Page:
He answered: picadillo (ground beef cooked with tomatoes and miscellaneous veggies, similar to goulash) and queso guisado (which translates to cheese casserole). I had no idea what that was, so he tried to describe the dish (challenging since he hadn’t eaten it in like twenty years. His mom doesn’t cook much these days). At any rate, it apparently has tomatoes, peppers and panela cheese. “This cheese is mild, white, and crumbly. Like Queso Blanco it will not run when heated–it will get soft and creamy but will not lose its shape.”

Good to know, thought I. After dinner last night, I went to Google for guidance. To my dismay, there was little in English, so I shifted to recipes in Spanish. Andres had offered to ask his mother how she made it years ago, but I’m something of a kitchen pioneer and I love to invent my own recipes (assuming I can’t find one online). I did manage to find one basic recipe in Spanish, but it was astonishingly unhelpful. To whit: “Take seven big tomatoes, put them in a pot with 10 pesos worth of fat peppers, add some oil and cook until the liquid does something or other…” What is 10 pesos worth of fat peppers anyway? Wouldn’t it depend on how long ago the recipe was written? And for that matter, what’s a “big” tomato? I found some tomatoes I thought were big, and seven of them would’ve made enough queso guisado to feed an army.

I decided there was no help for it — I would have to invent my own recipe. I had some basic idea what I needed, so I went to the farmer’s market yesterday and bought the tomatoes and fresh peppers. I had other ingredients already on hand. So without further ado, here is my recipe:

Queso Guisado

13.5 ounces / 380 grams of premixed salsa (your choice of heat)
3 large tomatoes (they were 4-5 inches across), well diced
1/2 white onion, chopped
1 poblano pepper, chopped fine
1 sweet red pepper, chopped
1 sweet yellow pepper, chopped
drizzle of extra virgin olive oil (maybe 3 tablespoons if you’re the measuring sort)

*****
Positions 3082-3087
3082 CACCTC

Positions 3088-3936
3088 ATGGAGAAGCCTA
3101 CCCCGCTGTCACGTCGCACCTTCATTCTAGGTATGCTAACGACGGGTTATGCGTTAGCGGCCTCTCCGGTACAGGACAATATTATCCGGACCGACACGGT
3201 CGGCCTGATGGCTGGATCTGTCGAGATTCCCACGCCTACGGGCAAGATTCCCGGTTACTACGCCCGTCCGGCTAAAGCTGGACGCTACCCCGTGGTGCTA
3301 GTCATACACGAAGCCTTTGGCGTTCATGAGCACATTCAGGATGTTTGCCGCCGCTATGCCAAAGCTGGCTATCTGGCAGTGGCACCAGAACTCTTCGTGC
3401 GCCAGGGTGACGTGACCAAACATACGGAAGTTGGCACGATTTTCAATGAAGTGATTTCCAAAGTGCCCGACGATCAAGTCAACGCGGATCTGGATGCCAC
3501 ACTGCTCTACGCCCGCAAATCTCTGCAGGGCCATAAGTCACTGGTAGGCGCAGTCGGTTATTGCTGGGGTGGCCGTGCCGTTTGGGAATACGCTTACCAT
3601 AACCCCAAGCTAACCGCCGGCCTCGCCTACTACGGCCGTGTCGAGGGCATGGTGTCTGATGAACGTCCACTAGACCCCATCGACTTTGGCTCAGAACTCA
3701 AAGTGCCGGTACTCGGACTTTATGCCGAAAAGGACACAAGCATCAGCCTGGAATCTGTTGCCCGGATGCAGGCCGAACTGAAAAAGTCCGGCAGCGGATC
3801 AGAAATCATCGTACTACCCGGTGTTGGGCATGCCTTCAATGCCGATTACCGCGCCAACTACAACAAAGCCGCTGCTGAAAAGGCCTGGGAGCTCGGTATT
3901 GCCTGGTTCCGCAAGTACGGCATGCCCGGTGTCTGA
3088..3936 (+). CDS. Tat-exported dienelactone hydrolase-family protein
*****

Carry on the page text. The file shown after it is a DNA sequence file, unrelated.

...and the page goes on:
Garlic powder, sweet paprika, paprika / cayenne pepper, paprika / chipotle, salt and pepper to taste. (I can’t give measurements because individual spice preferences are going to vary.)
Up to two scant handfuls of raw brown sugar
1 pkg of panela cheese

In a saucepan, mix the salsa and all your chopped / diced veggies. Don’t be shy about the mixing. It’s going to boil down into a lovely sauce. Then add your seasonings to taste and drizzle your olive oil atop the lot. Let it cook down for a good 15 minutes on medium heat, keeping a close watch on it. You don’t want it to burn, so you’ll be stirring every five minutes and checking up on it. Now give it a taste. See if it needs more of anything.

You’ll also be assessing the acidity of your tomatoes at this point. That’s what the sugar’s for — not to sweeten the whole dish, but merely to knock the edge off the acidity. If you’ve got lovely sweet tomatoes, you won’t need much sugar at all. So you’ll swirl that brown sugar in until it the dish tastes spicy, but mellow. Once you’re satisfied with the way it’s seasoned, cook it another 10-15 minutes on low. That will turn your veggies a delicious sauce. If the people in your household are funny about chunks, you can run it through your blender to get a uniform texture.

At this point, you cut the panela cheese into cubes and drop it into sauce. Let it simmer on low for about 10 minutes, allowing the cheese to soften and warm, take on some of the other flavors. Don’t worry about the cheese melting away to nothing.

And that’s it! You have a tasty, wonderful vegetarian dish. This can be served with rice; I imagine it would do well with couscous too! It also goes nicely with beans, as shown here. This is our actual dinner from tonight: arroz a la mexicana to the left, queso guisado to the right, and frijoles blancos down below. Enjoy! And if you try it out, do let me know.